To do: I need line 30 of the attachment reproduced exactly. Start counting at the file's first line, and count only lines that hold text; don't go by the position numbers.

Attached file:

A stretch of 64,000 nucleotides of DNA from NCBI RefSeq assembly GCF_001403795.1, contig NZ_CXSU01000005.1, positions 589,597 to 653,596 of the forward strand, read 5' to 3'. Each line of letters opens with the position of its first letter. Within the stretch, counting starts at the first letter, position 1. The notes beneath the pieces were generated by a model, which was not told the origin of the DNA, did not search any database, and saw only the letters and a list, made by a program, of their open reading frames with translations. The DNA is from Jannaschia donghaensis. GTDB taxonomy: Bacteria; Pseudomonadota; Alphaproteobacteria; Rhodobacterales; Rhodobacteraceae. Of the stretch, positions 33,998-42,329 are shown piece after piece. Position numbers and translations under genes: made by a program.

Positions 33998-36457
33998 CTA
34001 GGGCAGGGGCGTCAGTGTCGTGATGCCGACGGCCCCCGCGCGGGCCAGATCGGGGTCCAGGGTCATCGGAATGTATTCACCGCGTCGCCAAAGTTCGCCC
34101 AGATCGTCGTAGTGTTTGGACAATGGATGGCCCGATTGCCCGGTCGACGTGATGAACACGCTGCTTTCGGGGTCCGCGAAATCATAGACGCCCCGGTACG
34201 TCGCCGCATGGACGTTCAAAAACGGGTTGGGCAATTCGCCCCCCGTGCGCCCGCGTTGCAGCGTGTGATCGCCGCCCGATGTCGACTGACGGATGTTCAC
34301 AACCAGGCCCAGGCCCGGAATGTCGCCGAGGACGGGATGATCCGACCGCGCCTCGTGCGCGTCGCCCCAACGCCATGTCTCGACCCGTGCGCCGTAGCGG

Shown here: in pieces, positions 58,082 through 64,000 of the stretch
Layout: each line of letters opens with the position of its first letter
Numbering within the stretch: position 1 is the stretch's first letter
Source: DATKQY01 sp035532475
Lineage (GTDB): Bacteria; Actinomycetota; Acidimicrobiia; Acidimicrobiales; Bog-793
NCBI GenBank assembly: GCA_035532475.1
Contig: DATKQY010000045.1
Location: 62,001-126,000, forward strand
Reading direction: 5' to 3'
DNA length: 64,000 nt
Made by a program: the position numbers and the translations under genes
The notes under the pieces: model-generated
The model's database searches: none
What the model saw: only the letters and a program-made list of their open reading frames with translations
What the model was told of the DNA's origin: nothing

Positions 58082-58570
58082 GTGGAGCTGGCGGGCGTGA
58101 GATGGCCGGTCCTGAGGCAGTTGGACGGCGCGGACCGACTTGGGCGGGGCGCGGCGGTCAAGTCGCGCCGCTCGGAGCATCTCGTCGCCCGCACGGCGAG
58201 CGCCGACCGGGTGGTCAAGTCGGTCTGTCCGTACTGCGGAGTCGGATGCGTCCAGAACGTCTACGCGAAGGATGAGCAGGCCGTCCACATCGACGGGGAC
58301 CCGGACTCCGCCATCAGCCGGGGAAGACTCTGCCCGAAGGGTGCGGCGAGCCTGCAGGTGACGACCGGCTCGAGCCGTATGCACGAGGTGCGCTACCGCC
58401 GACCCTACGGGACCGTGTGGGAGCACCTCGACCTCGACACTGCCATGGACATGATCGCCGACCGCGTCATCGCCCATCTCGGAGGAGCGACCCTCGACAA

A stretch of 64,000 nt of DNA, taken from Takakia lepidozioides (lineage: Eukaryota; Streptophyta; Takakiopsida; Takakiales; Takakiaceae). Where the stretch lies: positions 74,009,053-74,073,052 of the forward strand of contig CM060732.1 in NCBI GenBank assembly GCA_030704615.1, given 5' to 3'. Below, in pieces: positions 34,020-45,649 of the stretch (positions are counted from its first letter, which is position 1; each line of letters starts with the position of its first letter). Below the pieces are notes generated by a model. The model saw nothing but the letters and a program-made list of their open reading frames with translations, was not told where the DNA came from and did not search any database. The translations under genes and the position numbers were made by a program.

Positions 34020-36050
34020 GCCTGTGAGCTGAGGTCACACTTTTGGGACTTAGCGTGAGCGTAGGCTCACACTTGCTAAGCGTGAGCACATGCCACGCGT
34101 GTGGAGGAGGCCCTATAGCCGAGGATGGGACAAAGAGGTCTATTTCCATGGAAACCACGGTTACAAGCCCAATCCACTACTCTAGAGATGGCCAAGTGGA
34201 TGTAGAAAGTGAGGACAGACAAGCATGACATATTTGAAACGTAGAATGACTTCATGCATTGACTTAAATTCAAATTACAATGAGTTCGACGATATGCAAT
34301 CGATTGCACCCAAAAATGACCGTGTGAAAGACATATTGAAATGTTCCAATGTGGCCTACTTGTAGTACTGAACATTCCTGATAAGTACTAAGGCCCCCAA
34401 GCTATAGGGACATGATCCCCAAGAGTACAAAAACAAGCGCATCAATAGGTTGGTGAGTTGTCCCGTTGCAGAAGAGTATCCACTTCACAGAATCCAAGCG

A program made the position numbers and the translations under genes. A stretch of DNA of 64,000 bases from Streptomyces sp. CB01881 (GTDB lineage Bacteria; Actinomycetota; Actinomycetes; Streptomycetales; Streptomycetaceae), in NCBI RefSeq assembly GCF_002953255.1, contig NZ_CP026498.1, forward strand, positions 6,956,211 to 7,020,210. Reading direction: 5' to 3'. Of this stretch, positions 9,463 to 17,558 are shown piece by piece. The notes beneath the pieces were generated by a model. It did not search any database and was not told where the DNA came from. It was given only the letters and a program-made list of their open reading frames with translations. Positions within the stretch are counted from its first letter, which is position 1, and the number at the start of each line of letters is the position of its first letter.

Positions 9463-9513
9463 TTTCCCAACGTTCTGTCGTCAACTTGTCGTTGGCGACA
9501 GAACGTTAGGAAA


Positions 34020-36050